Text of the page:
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A New Approach to Enforceable Undertakings

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For hundreds of thousands of Australians, workplace safety incidents can be a matter of life or death. In 2018, 149 people went to work and never came home.

In the event of a work-related injury or death, OH&S regulators can investigate the incident. If the outcome of the investigation shows that there has been a breach to the Health and Safety Act, the company or person responsible can be cautioned and/or prosecuted.

However, in certain circumstances, an alternative to prosecution known as an Enforceable Undertaking (or EU) can be put forward instead.

An EU requires the company in question to make internal improvements to its health and safety in order to help prevent future incidents.

Rather than just collect a fine, the intention was to have a much greater impact on the prevention of future safety incidents. By going down the path of an EU, the business is required to invest time and money into a response strategy that goes beyond what is required by law.

The EUs of old

While they’ve been around for over 20 years, up until recently, EUs weren’t considered to be overly effective in creating lasting change to workplace health, safety and wellbeing. Some claim this was due to the high level of bureaucracy that was tied up in the process, while others have pointed to the typically one-dimensional responses that were put forward by the companies – and accepted by the regulators. These types of responses were considered ‘band-aid’ treatments, underpinned by traditional views of safety in the workplace.

Construction worker in hard hat and high visibility vest working on scaffolding

Such responses tended to focus on the systems, procedures and behaviours that occurred at the specific time of an incident. For example, if an employee suffered a hand injury at work, a traditional EU response might call for the implementation of a new process, along with a training program focused on hand safety.

Although historically, this kind of EU response would have satisfied the regulator, it is an approach that fails to address the causal factors that impact safety. In most cases, 75% of a company’s safety focus is on systems and processes, with only the remaining 25% addressing human behaviour. In reality, these percentages should be reversed. Better safety outcomes are achieved not through more rules and policy but by finding out what really impacts, influences and guides the behaviour of a workforce.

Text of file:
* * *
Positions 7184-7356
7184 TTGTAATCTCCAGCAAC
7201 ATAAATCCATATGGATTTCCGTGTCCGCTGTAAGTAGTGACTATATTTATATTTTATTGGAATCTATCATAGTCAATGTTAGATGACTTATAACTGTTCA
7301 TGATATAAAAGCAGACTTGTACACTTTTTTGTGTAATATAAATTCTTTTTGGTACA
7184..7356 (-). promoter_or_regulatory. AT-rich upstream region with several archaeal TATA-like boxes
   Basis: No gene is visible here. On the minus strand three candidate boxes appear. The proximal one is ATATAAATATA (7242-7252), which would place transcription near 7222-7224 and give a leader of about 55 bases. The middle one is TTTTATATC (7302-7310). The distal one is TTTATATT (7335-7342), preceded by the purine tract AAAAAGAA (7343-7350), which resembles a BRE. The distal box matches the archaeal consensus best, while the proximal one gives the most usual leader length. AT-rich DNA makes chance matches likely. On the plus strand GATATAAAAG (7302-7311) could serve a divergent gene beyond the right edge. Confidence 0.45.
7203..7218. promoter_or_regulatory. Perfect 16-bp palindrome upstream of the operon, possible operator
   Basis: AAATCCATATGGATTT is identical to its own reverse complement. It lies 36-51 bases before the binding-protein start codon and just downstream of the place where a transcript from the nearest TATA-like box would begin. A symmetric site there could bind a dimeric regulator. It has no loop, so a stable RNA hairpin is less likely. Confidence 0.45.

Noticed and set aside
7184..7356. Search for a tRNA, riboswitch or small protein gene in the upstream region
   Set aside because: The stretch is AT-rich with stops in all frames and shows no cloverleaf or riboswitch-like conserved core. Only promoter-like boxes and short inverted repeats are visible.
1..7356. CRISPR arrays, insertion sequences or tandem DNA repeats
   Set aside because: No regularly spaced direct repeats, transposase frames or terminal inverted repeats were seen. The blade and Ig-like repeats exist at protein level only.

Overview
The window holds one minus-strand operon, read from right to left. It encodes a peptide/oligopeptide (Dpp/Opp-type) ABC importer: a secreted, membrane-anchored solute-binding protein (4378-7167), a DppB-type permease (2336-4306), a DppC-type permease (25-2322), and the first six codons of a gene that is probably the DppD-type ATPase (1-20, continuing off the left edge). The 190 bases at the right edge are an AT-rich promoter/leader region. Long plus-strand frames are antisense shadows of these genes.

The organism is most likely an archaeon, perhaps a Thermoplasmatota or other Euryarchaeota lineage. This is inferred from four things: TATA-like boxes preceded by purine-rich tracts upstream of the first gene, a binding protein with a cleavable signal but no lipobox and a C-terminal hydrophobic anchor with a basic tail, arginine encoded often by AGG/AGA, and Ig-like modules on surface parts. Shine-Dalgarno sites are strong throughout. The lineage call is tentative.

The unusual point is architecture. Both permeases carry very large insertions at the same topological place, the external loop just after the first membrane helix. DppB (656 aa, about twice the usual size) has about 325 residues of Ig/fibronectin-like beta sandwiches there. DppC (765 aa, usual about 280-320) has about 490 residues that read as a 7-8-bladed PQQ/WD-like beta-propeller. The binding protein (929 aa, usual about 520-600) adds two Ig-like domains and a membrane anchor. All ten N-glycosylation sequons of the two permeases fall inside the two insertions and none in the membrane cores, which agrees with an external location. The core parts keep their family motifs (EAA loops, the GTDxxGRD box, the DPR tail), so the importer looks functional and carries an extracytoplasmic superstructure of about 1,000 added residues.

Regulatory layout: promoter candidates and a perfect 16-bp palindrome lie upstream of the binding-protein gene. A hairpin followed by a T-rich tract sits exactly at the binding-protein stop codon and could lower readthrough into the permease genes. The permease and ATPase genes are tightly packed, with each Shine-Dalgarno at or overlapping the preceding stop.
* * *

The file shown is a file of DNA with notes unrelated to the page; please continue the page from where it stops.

To be truly effective, an EU must examine organisational factors and explore issues that go deeper than just the isolated occurrence of the incident alone.

A more holistic approach

Perhaps to combat these shortfalls, the regulators began raising the requirements of what they deemed to be a satisfactory EU response.

As well as reaching their own workforces, businesses are now required to engage with both the wider industry and its local community on issues of health, safety and wellness specific to the incident that triggered the EU.

Additionally, in 2017 an amendment to the 2004 OHS Act Victoria made it an offense to breach an undertaking. That meant businesses were more accountable for their delivery rather than just letting them fall by the wayside over time – something that had happened in the past.

As the number of EUs has continued to rise, so too have the regulators’ demands for more holistic responses that combine strategic thinking and creative execution.

Today, panels are calling for new ideas, innovative methods of delivery and out of the box thinking that aren’t already in the market. EU responses are required to consider a broader range of issues, with a growing focus on mental health being just one example of this.

Although EUs are typically used in response to a safety breach, there is growing evidence to suggest that we will see them being used more frequently in other industries. This includes the financial industry as the fallout from the APRA’s response to the Royal Commission continues to gain traction.

Given the circumstances that often lie behind them, in an ideal world there would be no need for any EUs. But in reality, for those working in industries such as construction, mining, warehousing, agriculture and more, the potential for injury or death is a constant threat.

Hopefully, as the push for well-executed, impactful EUs continue to grow, so too will the opportunity to drive much needed positive change within a business, across industry and throughout the community

Recommended further reading:

WorkSafe Victoria’s Policy on Enforceable Undertaking

Interchange Case Study: Deepcore Enforceable Undertaking, Safety Culture Change

Fair Work Ombudsman: Enforceable Undertakings

 

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